Now—how is such a market analogous to the training procedure given previously? Well, is trained to maximize its return from manipulating the market and is trained to predict the final outcome after many such manipulations. Thus, we are effectively training to estimate precisely the equilibrium that we’re looking for. Conceptually, is acting as a market maker and is acting as a trader in the market. The one disanalogy is that we only run the debate for so many steps—though if we always run to convergence of , in the limit that should imply that any future single manipulation won’t change the probability much from that point (since otherwise should have selected that manipulation instead).

Relation to buying truth from a liar

In working on this proposal, I discovered that my approach here is actually quite similar to an old proposal by Katja Grace called “How to buy a truth from a liar” for incentivizing a liar to give you true information by rewarding them whenever their information causes you to change your mind. Paul Christiano previously wrote about what he thought about Katja’s proposal, however he eventually concluded that it was untenable due to a non-myopic liar being incentivized to split their information into arbitrarily small chunks to get the most money.

In my opinion, however, the fact that you need a myopic trader to make something like this work is actually more of a feature than a bug. First, note that the importance of myopia is not unique to this approach. For example, imitative amplification also requires myopia lest the model learn to act in such a way that the human consulting it becomes easier to predict. In fact, even RL likely requires per-episode myopia to avoid deceptive alignment lest the agent learn to act deceptively in some episodes to ensure deployment and thus get greater reward in others. Thus, it seems to that almost regardless of what approach is taken, at least some form of myopia will be required. Furthermore, the fact that this approach requires per-step myopia rather than per-episode myopia is in my opinion actually a big plus, since I suspect per-step myopia to be an easier condition to enforce than per-episode myopia, as I discuss in more detail below in the “Analysis” section.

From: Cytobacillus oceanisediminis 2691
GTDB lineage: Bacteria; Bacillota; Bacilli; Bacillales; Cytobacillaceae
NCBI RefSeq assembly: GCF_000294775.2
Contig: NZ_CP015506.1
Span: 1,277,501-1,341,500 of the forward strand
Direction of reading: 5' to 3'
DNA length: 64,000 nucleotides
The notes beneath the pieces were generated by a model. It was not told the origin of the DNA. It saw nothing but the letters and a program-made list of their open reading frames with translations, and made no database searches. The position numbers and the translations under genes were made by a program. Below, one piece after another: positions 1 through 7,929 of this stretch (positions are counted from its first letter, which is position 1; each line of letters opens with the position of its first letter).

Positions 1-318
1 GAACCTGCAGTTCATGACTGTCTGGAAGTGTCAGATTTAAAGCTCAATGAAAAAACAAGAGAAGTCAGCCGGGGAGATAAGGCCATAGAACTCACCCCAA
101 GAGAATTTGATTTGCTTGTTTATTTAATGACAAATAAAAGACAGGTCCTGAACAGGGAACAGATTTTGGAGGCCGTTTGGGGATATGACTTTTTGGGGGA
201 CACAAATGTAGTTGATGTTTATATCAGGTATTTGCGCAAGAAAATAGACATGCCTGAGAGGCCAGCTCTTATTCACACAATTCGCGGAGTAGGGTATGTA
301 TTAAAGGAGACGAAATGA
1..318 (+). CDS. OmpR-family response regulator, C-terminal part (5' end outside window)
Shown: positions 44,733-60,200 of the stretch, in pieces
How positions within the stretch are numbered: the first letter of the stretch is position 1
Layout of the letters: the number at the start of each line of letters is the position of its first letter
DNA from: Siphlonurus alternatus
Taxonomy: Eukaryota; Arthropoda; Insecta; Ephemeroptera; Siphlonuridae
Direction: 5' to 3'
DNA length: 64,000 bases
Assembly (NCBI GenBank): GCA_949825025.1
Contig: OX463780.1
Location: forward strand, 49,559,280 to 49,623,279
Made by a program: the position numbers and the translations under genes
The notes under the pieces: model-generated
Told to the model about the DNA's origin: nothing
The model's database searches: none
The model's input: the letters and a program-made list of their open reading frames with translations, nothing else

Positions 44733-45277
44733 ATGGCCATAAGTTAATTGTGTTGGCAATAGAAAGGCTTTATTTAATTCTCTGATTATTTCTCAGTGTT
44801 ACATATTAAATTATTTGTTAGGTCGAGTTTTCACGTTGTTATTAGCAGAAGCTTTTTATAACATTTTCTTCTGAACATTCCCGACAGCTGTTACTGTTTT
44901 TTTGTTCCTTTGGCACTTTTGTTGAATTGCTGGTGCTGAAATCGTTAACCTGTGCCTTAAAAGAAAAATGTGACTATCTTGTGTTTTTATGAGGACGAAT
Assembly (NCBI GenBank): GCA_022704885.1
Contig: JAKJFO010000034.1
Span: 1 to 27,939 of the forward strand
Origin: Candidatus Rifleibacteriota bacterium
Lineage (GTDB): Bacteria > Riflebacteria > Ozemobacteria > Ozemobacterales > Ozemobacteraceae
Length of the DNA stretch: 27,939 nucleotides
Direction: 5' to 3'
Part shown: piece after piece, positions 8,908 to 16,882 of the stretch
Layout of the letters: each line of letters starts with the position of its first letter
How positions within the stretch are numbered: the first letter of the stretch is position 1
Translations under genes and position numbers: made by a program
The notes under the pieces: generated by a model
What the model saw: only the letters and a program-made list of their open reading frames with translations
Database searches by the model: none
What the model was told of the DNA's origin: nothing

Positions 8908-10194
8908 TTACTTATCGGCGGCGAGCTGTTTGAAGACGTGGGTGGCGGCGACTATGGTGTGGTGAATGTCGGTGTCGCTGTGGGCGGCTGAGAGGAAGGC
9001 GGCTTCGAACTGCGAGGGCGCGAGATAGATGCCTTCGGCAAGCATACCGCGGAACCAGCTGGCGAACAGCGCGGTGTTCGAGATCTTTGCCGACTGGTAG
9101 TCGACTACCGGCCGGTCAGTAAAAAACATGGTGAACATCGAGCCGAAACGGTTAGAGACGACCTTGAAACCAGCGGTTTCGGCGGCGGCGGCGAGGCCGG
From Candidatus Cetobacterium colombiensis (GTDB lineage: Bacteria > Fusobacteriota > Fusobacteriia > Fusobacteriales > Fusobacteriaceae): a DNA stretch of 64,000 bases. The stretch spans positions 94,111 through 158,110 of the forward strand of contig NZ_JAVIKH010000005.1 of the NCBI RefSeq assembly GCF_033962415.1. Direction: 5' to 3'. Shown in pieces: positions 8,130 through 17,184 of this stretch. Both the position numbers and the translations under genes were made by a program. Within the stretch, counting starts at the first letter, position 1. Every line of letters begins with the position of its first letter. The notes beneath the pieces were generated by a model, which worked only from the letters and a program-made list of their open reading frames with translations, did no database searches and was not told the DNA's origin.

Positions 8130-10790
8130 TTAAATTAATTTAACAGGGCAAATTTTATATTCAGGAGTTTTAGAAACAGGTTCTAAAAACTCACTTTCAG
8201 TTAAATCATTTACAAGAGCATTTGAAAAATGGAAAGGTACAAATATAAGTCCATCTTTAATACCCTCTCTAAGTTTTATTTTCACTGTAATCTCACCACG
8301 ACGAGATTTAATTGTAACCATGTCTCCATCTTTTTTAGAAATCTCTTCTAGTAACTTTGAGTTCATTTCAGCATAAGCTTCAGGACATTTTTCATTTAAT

Handling non-binary questions

Previously, I restricted to be only a yes-or-no question, which is a pretty big limitation on the above proposal. Since you only deploy , all you get from the above proposal is a yes-or-no oracle, which might not be that useful without any explanation for its answers, especially given that it will certainly get at least some of its answers wrong.

Expanding the above proposal to handle arbitrary questions, however, is fairly straightforward. Instead of having output a single probability, we can instead just have output a probability distribution over all different possible strings that the human might produce as their final answer to (which is fairly easy to represent via an autoregressive language model). Then, we can train and via the following procedure, given and starting at :

  1. Let (which we can implement as something like given input and the ability to query ).

  2. Let be the string containing and .

  3. Increment and return to step 1. When converges and/​or the desired number of iterations has been reached, continue.

  4. Let be ’s final answer to given all the s included in .

Then, for each step, compute ’s loss for that step as

and ’s loss for that step as

where you can intuitively think of as measuring how well performs as a prediction of .

Finally, after training we again just deploy and throw away . Now, in the limit we should get a much more powerful that is able to actually produce text samples from the distribution of beliefs that will have about after seeing all possible arguments for or against. Furthermore, this equilibrium should be very similar to the standard debate equilibrium, with the exception that for non-binary questions like we’re dealing with here, debate only finds the equilibrium after is exposed to the two most convincing positions (the two competing debaters) whereas this approach should find the equilibrium after is exposed to all potentially convincing positions, not just the two most convincing.

Incorporating cross-examination

Additionally, since this proposal is based on AI safety via debate, we can try to make use of some of the additional techniques that have been proposed for that setting. Specifically, consider the version of AI safety via debate as described in “An overview of 11 proposals for building safe advanced AI.” That version adds two major components to the basic debate setup:

  1. Debaters are given access to transparency tools and incentivized to use them to identify deceptive or otherwise catastrophic behavior in the other debater to win the debate.

  2. Debaters are given the ability to cross-examine previous versions of the other debater, including applying their transparency tools to previous versions of the other debater.